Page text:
In Japan, soaking in natural hot springs is a treasured pastime that's steeped in thousands of years of tradition, and during my stay there, I visited a few. The experience opened my eyes (and pores) to a world of good-feeling benefits, many of which (but not all) are backed by actual scientific research.
Illustration by Sam Woolley.
Confession: Before my recent visit to Japan, I never bathed. That's because I shower. My Japanese friends, on the other hand, grew up viewing their daily bathtime and hot springs (generally referred to as "onsen" in Japanese) as mandatory, a time to relax and reflect. The rest of us also sort of instinctively feel that baths — and by extension, hot springs — can be good for the mind and body, but to what extent?
First, Hot Springs as Medicine Is Still An Area of Research
To the Japanese, hot springs are more than just a "hot tub" — they're precious for relaxation and health. Of course, it's not just the Japanese. Hot springs, onsens, mineral baths, spa therapy — whatever you want to call them — have a rich history and are cherished in many parts of the world.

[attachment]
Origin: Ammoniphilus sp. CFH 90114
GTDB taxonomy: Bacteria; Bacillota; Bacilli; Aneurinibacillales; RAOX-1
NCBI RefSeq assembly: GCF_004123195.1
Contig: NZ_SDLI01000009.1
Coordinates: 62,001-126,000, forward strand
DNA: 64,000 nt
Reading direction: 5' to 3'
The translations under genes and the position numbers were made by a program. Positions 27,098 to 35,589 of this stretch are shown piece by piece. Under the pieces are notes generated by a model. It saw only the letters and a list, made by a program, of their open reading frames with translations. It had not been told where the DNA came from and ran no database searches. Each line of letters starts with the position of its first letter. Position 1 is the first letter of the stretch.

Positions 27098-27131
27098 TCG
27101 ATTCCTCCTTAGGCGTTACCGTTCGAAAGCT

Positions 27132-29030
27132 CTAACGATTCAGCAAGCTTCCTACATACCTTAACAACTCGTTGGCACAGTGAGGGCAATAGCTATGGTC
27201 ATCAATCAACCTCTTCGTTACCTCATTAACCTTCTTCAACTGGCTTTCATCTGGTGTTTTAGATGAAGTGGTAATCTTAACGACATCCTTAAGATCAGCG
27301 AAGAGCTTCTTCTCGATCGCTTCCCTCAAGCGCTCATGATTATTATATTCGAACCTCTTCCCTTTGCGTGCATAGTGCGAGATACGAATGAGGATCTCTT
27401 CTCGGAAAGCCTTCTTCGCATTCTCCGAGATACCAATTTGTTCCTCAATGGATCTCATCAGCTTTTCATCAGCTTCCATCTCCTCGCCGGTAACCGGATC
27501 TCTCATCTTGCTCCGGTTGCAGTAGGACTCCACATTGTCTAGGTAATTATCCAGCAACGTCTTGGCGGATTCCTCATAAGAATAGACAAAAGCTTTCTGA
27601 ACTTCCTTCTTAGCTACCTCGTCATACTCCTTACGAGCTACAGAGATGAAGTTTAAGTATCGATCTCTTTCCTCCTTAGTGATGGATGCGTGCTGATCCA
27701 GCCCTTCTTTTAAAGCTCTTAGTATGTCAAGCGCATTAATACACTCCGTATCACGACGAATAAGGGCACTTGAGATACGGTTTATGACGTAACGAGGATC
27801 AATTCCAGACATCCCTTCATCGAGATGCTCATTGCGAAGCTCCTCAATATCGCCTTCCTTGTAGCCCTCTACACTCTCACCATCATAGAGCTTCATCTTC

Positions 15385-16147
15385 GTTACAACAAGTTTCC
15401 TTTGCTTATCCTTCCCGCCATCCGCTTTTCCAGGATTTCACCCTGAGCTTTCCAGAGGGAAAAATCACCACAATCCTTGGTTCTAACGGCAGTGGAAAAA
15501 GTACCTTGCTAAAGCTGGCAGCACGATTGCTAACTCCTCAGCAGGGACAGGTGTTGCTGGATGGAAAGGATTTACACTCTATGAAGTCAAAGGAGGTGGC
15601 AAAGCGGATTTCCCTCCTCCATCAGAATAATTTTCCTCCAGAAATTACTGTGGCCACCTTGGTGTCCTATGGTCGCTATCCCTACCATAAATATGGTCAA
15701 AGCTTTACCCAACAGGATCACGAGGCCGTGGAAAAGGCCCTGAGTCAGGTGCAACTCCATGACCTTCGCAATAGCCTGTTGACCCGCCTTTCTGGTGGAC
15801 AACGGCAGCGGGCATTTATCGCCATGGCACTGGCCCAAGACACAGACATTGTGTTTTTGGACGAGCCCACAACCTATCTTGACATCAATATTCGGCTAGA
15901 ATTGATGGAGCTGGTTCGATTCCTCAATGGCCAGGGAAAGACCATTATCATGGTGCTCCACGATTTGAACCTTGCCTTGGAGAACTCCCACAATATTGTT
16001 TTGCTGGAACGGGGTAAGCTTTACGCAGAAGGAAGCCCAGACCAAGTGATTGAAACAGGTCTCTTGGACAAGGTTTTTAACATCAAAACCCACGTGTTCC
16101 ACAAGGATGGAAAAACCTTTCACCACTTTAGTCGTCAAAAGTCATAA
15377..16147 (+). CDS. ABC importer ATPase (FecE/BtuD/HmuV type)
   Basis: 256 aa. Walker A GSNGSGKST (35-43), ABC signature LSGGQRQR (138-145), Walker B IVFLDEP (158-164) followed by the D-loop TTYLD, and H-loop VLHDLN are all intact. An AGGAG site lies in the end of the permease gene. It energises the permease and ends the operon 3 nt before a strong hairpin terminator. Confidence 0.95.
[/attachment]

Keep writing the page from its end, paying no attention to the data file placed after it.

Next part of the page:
That's because hot springs are reputed to have a number of therapeutic benefits. According to folklore, soaking in hot springs increases your blood flow, circulation, metabolism and absorption of essential minerals. Sounds awesome so far, but wait — there's more! A poster at the popular hot springs I visited in Noboribetsu, Hokkaido that I had a friend translate said that their waters could help "treat chronic digestive diseases, constipation, diabetes, gout, and liver complaints."
OK, this all may sound like voodoo magic, but many scientists from Japan, Europe, the Middle East, and elsewhere have long been studying balneology (or balneotherapy), which is the "treatment of disease by bathing" and usually in waters containing minerals. This field of medicine is not very well known nor understood yet, but continues to be an exciting area of research for people who'd like more reason to cosy up in some hot springs. Balneology, especially in Japan and Europe, has been used as natural medicine and preventative therapy for centuries.